What's the Matter With Obama?
The four sins of "cling."
His face. Hello! Mrs. Ferraro? If one of the "formeost" things Obama offers voters is the "face of a brown-skinned man whose father was an African, who grew up in Indonesia, etc." doesn't that mean "he would not be in this position if he were white"? If you like Obama because he might "rebrand" America to the world--well, he wouldn't accomplish that simply by having his election televised, as Sullivan suggests he would, if he were white, would he? Or think in purely domestic terms. If Obama were white, he wouldn't embody hopes of a post-racial future. Duh! That's part of his appeal. It seems obvious. Why does Obama dispute it? Why isn't Ferraro allowed to acknowledge it? Is it OK for Obama's "face" to appeal to egghead Atlantic subscribers but not ordinary Wyoming caucusers? Or was Sullivan being "offensive"" and "ridiculous" too?
I also think it's pretty clear that Sullivan-style logic is at the core what Ms. Ferraro meant when she said "[he] happens to be very lucky to be who he is" and that "the country is caught up in the concept" of his presidency. She's not arguing that he's where he is because black voters are caught up in identity politics--more the opposite, that white and black voters alike are caught up in the idea of ending identity politics. Nor does she does she seem to be arguing it's wrong to be at least temporarily "caught up" in this concept. But the concept wouldn't be there if Obama was white.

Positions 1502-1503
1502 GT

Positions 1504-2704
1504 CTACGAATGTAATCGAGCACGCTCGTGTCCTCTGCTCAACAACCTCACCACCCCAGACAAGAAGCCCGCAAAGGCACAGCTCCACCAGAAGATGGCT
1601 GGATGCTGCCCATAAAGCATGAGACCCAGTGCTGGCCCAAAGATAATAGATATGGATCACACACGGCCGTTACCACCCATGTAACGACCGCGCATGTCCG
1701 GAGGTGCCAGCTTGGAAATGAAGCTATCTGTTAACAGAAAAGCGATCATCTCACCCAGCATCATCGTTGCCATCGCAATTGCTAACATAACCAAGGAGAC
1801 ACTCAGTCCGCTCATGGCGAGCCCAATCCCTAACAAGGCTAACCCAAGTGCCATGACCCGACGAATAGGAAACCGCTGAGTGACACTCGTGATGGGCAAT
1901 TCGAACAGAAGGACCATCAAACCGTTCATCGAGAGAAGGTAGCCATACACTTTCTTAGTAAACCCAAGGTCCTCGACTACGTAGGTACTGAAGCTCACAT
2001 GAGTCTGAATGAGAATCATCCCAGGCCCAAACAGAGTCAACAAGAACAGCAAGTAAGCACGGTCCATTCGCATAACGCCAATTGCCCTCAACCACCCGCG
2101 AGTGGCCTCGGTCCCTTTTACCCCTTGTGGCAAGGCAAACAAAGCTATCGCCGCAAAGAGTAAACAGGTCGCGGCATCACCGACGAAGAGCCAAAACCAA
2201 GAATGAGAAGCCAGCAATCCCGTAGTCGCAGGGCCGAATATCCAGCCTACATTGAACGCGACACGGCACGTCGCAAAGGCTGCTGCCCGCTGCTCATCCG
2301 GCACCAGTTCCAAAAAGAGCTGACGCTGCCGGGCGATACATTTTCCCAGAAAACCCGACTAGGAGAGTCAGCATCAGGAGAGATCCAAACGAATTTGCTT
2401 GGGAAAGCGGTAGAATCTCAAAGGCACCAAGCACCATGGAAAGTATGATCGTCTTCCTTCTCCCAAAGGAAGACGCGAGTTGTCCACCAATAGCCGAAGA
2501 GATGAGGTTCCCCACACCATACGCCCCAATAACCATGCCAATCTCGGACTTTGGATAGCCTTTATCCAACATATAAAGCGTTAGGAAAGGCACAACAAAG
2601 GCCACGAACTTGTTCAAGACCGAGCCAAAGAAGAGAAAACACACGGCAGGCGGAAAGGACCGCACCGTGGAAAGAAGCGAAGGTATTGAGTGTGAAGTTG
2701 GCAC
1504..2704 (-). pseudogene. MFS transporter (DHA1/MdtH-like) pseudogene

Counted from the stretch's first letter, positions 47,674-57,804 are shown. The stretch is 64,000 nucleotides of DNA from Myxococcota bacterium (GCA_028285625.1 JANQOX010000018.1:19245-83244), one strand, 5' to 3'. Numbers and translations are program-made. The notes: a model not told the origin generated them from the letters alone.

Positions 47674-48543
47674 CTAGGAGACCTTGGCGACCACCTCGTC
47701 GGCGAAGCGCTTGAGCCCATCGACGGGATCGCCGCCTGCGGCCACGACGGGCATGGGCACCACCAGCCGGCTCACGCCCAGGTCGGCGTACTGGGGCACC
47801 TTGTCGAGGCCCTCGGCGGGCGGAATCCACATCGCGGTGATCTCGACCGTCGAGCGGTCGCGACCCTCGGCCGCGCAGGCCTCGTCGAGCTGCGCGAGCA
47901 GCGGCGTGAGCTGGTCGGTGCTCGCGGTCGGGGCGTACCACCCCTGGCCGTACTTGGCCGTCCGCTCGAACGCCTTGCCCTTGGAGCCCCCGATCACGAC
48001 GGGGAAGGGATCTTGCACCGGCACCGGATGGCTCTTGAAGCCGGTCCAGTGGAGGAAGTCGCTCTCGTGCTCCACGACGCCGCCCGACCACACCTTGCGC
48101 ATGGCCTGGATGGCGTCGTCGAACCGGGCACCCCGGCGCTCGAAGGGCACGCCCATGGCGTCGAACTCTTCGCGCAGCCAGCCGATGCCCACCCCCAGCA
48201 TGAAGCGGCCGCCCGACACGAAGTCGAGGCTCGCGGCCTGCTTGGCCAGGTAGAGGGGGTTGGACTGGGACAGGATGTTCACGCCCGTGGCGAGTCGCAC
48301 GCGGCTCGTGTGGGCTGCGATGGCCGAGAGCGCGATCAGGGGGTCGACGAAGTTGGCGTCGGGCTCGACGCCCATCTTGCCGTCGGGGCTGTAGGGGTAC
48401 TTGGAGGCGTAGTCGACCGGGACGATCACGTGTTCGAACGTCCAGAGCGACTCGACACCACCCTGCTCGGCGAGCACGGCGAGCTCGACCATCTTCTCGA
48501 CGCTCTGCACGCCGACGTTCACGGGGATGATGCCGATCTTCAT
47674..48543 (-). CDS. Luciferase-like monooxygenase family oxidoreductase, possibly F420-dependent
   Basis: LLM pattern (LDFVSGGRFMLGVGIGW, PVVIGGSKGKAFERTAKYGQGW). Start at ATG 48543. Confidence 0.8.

P.S.: Several normally canny commenters have taken issue with the idea that the Ferraro controversy hurts Obama. They suggest that, even if it loses him white male votes, what he needs now are superdelegates--and it will help turn disgusted superdelegates against Hillary. I don't know. Superdelegates are almost by definition political pros. Are they really going to turn against Hillary, and stay that way until August 25, just because they got ticked off by one of her surrogates yesterday? Skeptical conservative Democratic voters in Pennsylvania, North Carolina and Indiana might not forget so easily, though--especially if the Obama campaign can blunder its way to keeping this story alive for a week or two. What would really, permanently impress wavering superdelegates, after all, is if Obama can carry large chunks of the white male vote in those three big states.
Why doesn't Obama just say: "I think being black helps me in some ways, and hurts me in others. I'm running on my record, on the issues, on my ability to do the best job as President for all Americans, etc."--and tell his campaign aides to leave it at that?
P.P.S.: Would Obama be in this position if he weren'thalf-white--i.e. if he didn't have one white parent? That's a more difficult question. If embodying the post-racial future is an advantage, it would seem to help--but that's a bit ironic, isn't it (i.e., ironic if you can't lead America into the post-racial future unless you have the precisely correct mix of multiracial ancestry).